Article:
KEY DATA: IP: +0.6%; Manufacturing: +0.8%/ PPI: +0.2%; Goods: -0.1%; Services: +0.4%; Excluding Energy: +0.3%

IN A NUTSHELL: “With the vehicle makers leading the way, the manufacturing sector is ramping up even as costs are moderating.”

WHAT IT MEANS: Despite some decent consumer spending, the manufacturing sector had been lagging. Not anymore. Industrial production soared in July as the vehicle sector decided to start ramping up output to meet the high sales pace. Assembly rates jumped by nearly 16%, to its highest level in over 35 years. But it wasn’t just automakers who saw the need to increase output: Eight of the eleven durable goods sectors and six of the eight nondurables posted gains. Whether it was business equipment, consumer goods, construction supplies or high tech products, the need to run the factory longer and faster was seen. The really weak area, not surprisingly, was petroleum. Clothing production also took a big hit and with the dollar rising, that could continue to be a problem area. Capacity utilization rose sharply, but it is not high by any means.

On the wholesale cost side, prices rose, but less than they did in May and June. The restraining factor was energy and the decline in costs is likely to accelerate given the recent drop in crude prices. Excluding energy, prices rose moderately and taking out food, costs also ticked up, though modestly. Still, even on the goods side, finished consumer goods less food and energy were up a solid 2.9% over the year. That is important to note because the major portion of the cost pressures, to what extent they exist, is coming from services. We forget about this component but it is nearly two-thirds of producer costs. Services expenses rose solidly and no major sector posted a decline. Trade, transportation, warehousing and government services all posted gains. This portion of the economy should provide a base for inflation.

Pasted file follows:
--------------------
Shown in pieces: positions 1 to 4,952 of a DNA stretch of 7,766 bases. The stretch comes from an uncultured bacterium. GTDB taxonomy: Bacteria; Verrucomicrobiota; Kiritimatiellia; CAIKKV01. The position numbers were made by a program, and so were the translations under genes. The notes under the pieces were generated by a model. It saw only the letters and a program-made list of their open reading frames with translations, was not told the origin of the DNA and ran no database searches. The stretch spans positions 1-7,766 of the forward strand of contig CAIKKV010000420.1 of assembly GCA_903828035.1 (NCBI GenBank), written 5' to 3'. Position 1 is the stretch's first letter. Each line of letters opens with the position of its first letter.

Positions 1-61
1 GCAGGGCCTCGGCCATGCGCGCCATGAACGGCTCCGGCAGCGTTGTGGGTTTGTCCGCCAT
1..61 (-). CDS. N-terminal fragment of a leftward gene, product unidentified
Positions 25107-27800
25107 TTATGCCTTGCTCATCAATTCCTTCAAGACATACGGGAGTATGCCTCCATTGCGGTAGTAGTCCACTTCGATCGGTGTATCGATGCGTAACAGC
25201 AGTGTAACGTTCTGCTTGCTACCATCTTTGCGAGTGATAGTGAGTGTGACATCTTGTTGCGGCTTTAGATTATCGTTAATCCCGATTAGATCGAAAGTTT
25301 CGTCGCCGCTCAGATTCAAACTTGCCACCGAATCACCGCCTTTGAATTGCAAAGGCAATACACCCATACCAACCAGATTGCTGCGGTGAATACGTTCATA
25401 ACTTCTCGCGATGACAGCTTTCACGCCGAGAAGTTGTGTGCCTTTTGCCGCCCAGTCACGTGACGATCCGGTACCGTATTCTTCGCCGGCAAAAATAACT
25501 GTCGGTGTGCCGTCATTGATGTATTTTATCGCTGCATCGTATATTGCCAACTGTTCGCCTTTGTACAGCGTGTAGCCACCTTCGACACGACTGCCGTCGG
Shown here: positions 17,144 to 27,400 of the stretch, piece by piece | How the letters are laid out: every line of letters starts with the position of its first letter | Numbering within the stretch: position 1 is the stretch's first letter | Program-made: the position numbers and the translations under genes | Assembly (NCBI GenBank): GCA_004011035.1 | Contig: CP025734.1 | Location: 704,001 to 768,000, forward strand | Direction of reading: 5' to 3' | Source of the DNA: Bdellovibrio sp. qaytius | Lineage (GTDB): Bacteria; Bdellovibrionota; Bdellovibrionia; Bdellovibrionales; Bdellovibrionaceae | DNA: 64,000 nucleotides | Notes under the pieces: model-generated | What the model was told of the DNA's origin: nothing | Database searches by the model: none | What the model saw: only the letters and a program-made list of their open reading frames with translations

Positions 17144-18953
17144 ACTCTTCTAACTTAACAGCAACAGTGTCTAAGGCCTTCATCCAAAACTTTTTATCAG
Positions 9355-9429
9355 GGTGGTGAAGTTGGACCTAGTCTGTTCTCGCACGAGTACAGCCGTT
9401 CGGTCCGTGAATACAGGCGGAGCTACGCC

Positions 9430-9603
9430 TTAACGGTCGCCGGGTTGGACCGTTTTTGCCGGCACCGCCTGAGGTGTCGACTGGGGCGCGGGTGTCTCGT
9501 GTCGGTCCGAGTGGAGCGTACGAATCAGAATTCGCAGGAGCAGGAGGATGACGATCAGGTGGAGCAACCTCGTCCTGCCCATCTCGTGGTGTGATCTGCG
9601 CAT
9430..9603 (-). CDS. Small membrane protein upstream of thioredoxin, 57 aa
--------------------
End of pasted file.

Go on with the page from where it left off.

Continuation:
MARKETS AND FED POLICY IMPLICATIONS: It would be nice if the two components of the Fed’s dual mandate were behaving consistently, but that is not happening. If you just look at the domestic economy, everything is hunky-dory (that’s a technical economic term). But on the inflation front, the falling price of petroleum and the rising value of the dollar are putting downward pressure on prices. What will the FOMC consider most important? If we look at their words, the Fed members view low inflation as a medium term issue, not an immediate problem. Thus, they are saying they can be patient, as long as expectations remain stable, which they are. Consequently, we should continue to focus on the real economy and the data imply it is strong enough to absorb a rate hike. Meanwhile, back in the markets, the wild ride is likely to continue until some semblance of order returns to the oil and currency markets. With traders worried about the issue of the day and the earnings number of moment, a longer-term viewpoint of stocks based on economic trends is not likely to dominate behavior.